differenceFunction(x, W, tau_max)

print('old',
timeit.timeit('differenceFunction(x, W, tau_max)', 'from __main__ import differenceFunction, x, W, tau_max',
number=20) / 20)
print('new',
timeit.timeit('differenceFunction2(x, W, tau_max)', 'from __main__ import differenceFunction2, x, W, tau_max',
number=20) / 20)
``````

Result:

``````old 0.18265145074453273
new 0.016223197058214667
``````

You can combine optimization of algorithm and `numba.jit` for a better result.

Here's another approach using list comprehension. It takes approx less than a tenth of the time taken by the original function, but does not beat Elliot's answer. Just putting it out there anyway.

``````import numpy as np
import time

# original version
def differenceFunction_2loop(x, W, tau_max):
df = np.zeros(tau_max, np.long)
for tau in range(1, tau_max):
for j in range(0, W - tau): # -tau eliminates the IndexError
tmp = np.long(x[j] -x[j + tau])
df[tau] += np.square(tmp)
return df

# vectorized inner loop
def differenceFunction_1loop(x, W, tau_max):
df = np.zeros(tau_max, np.long)
for tau in range(1, tau_max):
tmp = (x[:-tau]) - (x[tau:]).astype(np.long)
df[tau] = np.dot(tmp, tmp)
return df

# with list comprehension
def differenceFunction_1loop_listcomp(x, W, tau_max):
df = [sum(((x[:-tau]) - (x[tau:]).astype(np.long))**2) for tau in range(1, tau_max)]
return [0] + df[:]

x = np.random.randint(0, high=32000, size=2048, dtype='int16')
W = 2048
tau_max = 106

s = time.clock()
twoloop = differenceFunction_2loop(x, W, tau_max)
print(time.clock() - s)

s = time.clock()
oneloop = differenceFunction_1loop(x, W, tau_max)
print(time.clock() - s)

s = time.clock()
listcomprehension = differenceFunction_1loop_listcomp(x, W, tau_max)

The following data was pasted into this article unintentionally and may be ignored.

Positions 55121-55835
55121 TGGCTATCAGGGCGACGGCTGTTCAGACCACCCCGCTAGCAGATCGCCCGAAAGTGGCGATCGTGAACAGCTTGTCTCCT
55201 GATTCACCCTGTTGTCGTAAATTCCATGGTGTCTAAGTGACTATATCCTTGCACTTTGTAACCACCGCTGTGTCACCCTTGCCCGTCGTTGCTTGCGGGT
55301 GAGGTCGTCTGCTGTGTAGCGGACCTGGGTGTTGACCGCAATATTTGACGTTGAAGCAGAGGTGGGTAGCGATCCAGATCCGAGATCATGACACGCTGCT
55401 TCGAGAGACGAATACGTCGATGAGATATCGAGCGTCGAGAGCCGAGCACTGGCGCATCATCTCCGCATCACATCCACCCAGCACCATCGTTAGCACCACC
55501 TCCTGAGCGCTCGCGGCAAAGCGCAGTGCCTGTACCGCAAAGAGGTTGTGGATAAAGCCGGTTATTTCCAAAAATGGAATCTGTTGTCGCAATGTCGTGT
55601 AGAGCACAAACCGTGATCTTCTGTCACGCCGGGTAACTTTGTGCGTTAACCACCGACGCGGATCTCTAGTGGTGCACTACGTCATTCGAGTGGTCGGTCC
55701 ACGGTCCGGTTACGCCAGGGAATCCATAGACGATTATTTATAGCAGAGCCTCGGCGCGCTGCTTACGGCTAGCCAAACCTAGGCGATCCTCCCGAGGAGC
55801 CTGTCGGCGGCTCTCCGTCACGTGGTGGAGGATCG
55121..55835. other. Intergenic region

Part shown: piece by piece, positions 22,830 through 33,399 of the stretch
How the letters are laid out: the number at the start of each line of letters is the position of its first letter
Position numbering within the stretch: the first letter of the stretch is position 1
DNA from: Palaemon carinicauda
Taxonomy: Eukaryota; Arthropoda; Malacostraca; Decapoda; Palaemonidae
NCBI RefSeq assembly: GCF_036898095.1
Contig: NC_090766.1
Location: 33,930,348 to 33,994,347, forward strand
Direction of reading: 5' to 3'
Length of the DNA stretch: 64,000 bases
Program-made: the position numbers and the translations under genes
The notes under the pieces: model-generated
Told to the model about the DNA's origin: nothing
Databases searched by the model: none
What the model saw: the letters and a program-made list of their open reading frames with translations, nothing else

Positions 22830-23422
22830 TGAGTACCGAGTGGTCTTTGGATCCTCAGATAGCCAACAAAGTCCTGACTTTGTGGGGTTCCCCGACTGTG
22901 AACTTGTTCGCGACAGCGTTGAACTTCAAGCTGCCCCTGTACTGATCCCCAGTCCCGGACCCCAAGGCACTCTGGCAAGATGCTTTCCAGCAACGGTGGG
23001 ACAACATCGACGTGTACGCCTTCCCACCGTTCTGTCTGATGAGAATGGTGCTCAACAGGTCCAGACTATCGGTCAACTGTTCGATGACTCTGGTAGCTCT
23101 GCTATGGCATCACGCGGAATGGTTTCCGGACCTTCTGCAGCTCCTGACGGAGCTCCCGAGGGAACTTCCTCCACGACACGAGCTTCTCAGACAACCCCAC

print(time.clock() - s)

# confirm that the result comes out the same.
print(np.all(twoloop == listcomprehension))
# True
``````

Performance results (approximately):

``````differenceFunction_2loop() = 0.47s
differenceFunction_1loop() = 0.003s
differenceFunction_1loop_listcomp() = 0.033s
``````

I Don't know how you can find alternative to your nested loops problem but for arithmetic functions you can use numpy library. it is faster than manual operations.

``````import numpy as np
tmp = np.subtract(long(x[j] ,x[j + tau])
``````

I would do something like this:

``````>>> x = np.random.randint(0, high=32000, size=2048, dtype='int16')
>>> tau_max = 106
>>> res = np.square((x[tau_max:] - x[:-tau_max]))
``````

However I am convinced this is not the fastest way to do it.

I was trying to make sense of the fastest answer and I just came up with a faster and simpler solution.

``````def autocorrelation(x):
result = np.correlate(x, x, mode='full')
return result[result.size // 2:]

def difference(x):
return np.dot(x, x) + (x * x)[::-1].cumsum()[::-1] - 2 * autocorrelation(x)
``````

Solution is based on the `difference` function as defined in the YIN paper.

``````%%timeit
difference(frame)

140 µs ± 438 ns per loop (mean ± std. dev. of 7 runs, 10000 loops each)
``````